An overview of the current situation in the out-of-home care in Norway and Sweden is presented in this article; also the development in later years is described and discussed. Socially, politically and culturally there are few differences between Norway and Sweden. Child protection and out-of-home placement of children and young people are integrated parts in the welfare state that are shared by the Nordic countries. It is a model that builds on principles of universalism and decommodification of social rights. The welfare model presupposes high public legitimacy for a high level of social expenditure. However the idea of marketization and privatization has also affected the welfare model in Sweden and Norway. Although there are more similarities than differences between the two countries' child protection systems, the article discusses some differences, for example the after care services, new groups of children and young people in the out-of-home care, like young unaccompanied asylum seekers. There are also some differences when it comes to privatization, the introduction of evidence-based methods in the child protection system and the tension between general and residual services for children and young people in the child protection system.
While there is a large difference in the number of young inhabitants in the Netherlands and Germany, their child protection frameworks are quite similar. In both countries, child protection services are mainly focused on youth aged 0 to 18 and regulations are aimed at clients' responsibility and their active involvement during care. Youth care services consist of community-based services, day treatment and outof-home care services, which include foster care and residential care. The history of out-of-home care services in both countries is characterized by similar developments. Over the last four decades, similar trends in residential care, towards more small-scale forms of residential care, smaller residential group sizes, and increasing professionalization of staff have emerged. Over the last two decades, a comparable trend towards increasing professionalization can be seen in the context of foster care in both countries. In addition, the number of youths in out-of-home care increased in both countries over the last decade, specifically in foster care. Over the last decade, more studies have been conducted in residential care than in foster care in both countries. Despite similar trends and developments in out-of-home care practice...
This article focuses on the structural similarities and dissimilarities that exist between child protection systems in France and Switzerland, as exemplified by the evolutions of the last decade. The absence of an integrated holistic system and the great diversity of practices between territories in both countries creates a reality that is a challenge for research and practitioners alike. Furthermore, legislation in France and Switzerland is quite similar in that there is no single defined support or welfare body of legislation for children and youth. In both countries, the need for a better understanding of this reality drives the development of better data collection processes and of new in-depth research on these issues.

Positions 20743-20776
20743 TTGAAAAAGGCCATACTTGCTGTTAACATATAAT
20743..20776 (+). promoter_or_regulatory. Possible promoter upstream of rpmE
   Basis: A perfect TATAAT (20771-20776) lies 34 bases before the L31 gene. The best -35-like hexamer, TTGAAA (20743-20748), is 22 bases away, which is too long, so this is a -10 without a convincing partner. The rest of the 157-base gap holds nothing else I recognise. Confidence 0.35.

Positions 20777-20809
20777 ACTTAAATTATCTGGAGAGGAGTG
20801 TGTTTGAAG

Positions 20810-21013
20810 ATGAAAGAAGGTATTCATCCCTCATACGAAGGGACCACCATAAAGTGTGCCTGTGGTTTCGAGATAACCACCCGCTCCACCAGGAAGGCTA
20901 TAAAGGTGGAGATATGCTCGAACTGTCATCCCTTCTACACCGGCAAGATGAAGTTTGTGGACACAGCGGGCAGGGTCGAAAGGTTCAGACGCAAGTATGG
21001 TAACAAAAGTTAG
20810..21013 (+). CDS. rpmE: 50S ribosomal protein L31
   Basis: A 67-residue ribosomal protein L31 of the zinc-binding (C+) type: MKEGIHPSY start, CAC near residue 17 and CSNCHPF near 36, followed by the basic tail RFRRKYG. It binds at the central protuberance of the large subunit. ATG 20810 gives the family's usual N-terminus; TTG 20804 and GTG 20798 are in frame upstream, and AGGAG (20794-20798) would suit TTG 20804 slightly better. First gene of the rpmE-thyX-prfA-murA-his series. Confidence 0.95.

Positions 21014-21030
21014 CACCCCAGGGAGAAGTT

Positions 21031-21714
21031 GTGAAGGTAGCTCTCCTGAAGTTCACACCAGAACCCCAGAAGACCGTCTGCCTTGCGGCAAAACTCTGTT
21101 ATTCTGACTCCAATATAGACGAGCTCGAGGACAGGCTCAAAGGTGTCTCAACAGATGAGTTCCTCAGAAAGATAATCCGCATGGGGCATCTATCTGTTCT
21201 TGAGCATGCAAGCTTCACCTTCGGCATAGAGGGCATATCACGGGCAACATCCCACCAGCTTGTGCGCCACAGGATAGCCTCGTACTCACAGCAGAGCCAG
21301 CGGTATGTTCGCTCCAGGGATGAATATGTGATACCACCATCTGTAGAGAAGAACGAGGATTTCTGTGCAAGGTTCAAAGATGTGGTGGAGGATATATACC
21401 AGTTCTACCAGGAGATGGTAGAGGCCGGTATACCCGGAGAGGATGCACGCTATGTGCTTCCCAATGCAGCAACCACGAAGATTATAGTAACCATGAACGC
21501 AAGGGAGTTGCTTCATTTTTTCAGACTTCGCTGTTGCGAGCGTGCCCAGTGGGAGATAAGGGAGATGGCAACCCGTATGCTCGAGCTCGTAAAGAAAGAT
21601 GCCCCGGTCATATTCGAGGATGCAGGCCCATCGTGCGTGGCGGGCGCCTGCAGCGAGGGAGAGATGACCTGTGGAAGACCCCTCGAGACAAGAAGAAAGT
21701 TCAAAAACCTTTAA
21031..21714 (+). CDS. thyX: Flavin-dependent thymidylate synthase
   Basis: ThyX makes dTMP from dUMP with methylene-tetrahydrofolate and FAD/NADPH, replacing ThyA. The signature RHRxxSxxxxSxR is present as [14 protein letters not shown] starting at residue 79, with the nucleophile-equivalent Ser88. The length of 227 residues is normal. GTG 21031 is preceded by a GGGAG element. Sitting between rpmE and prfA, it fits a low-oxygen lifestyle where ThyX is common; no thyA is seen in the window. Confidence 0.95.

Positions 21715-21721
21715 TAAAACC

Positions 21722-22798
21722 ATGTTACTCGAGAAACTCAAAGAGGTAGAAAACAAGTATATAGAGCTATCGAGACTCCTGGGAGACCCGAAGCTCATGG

The analysis of the historical development of child protection in Spain and Italy shows remarkable common aspects. There has been a strong tradition of using residential care by means of large institutions, mostly run by catholic religious organizations, in both countries, and both have had to face the challenge of changing the tendency of this institutional care to a family based care. On the other hand, both countries share a Mediterranean culture where the family has been the main provider of personal and social wellbeing, although the welfare state has achieved a high level of development with large health, education, and social services coverage in the last decades. The current financial crisis of these countries is jeopardizing these recently attained advances and again the importance of family support is becoming crucial. The article reviews the historical development of out-of-home care in both countries and compares foster family and residential care, as well as the main research contributions to these topics in both countries.
This article closes the special issue of this journal about an international review of out-of-home child care, principally family foster care and residential care, tough several aspects related to adoption were included as well. Although a comparison on some data about residential and foster care, or kinship and non-kinship care, is carried out, the article tries above all to make a reflection on the implications of several themes that have emerged as more interesting or important. Matters such as the use of residential care and its role in the current child care system, the overrepresentation of ethnic minorities in foster care in several countries, the situation of unaccompanied young people asylum seeking, the use of adoption as a permanent solution, the challenges of the transition to the adulthood from care, the relevance of the professionalization and models based on social pedagogy, the evaluation and planning based on data, and the current financial crisis and its impact on child care systems are some of the remarkable topics that will be reviewed.